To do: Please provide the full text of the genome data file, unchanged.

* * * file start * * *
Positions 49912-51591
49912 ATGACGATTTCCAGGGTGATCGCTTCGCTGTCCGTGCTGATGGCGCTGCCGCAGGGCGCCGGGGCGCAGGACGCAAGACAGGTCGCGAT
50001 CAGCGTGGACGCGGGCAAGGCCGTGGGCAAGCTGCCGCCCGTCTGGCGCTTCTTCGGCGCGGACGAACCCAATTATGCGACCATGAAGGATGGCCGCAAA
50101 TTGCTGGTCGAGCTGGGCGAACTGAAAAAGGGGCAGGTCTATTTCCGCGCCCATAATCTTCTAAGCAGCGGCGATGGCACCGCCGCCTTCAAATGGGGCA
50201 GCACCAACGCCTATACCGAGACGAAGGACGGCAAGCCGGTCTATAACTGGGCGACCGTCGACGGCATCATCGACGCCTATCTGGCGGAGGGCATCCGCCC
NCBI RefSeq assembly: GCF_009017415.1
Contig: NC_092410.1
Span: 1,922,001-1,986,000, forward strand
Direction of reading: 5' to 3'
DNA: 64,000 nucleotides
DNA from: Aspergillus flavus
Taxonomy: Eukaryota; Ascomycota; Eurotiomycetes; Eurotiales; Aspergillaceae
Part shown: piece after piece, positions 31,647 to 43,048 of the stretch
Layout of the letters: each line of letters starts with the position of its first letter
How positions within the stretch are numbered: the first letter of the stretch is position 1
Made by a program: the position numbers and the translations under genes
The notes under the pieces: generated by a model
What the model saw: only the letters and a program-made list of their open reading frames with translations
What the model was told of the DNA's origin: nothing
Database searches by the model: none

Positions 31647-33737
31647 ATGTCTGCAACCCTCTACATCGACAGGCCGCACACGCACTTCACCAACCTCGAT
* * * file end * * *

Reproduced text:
Positions 49912-51591
49912 ATGACGATTTCCAGGGTGATCGCTTCGCTGTCCGTGCTGATGGCGCTGCCGCAGGGCGCCGGGGCGCAGGACGCAAGACAGGTCGCGAT
50001 CAGCGTGGACGCGGGCAAGGCCGTGGGCAAGCTGCCGCCCGTCTGGCGCTTCTTCGGCGCGGACGAACCCAATTATGCGACCATGAAGGATGGCCGCAAA
50101 TTGCTGGTCGAGCTGGGCGAACTGAAAAAGGGGCAGGTCTATTTCCGCGCCCATAATCTTCTAAGCAGCGGCGATGGCACCGCCGCCTTCAAATGGGGCA
50201 GCACCAACGCCTATACCGAGACGAAGGACGGCAAGCCGGTCTATAACTGGGCGACCGTCGACGGCATCATCGACGCCTATCTGGCGGAGGGCATCCGCCC
NCBI RefSeq assembly: GCF_009017415.1
Contig: NC_092410.1
Span: 1,922,001-1,986,000, forward strand
Direction of reading: 5' to 3'
DNA: 64,000 nucleotides
DNA from: Aspergillus flavus
Taxonomy: Eukaryota; Ascomycota; Eurotiomycetes; Eurotiales; Aspergillaceae
Part shown: piece after piece, positions 31,647 to 43,048 of the stretch
Layout of the letters: each line of letters starts with the position of its first letter
How positions within the stretch are numbered: the first letter of the stretch is position 1
Made by a program: the position numbers and the translations under genes
The notes under the pieces: generated by a model
What the model saw: only the letters and a program-made list of their open reading frames with translations
What the model was told of the DNA's origin: nothing
Database searches by the model: none

Positions 31647-33737
31647 ATGTCTGCAACCCTCTACATCGACAGGCCGCACACGCACTTCACCAACCTCGAT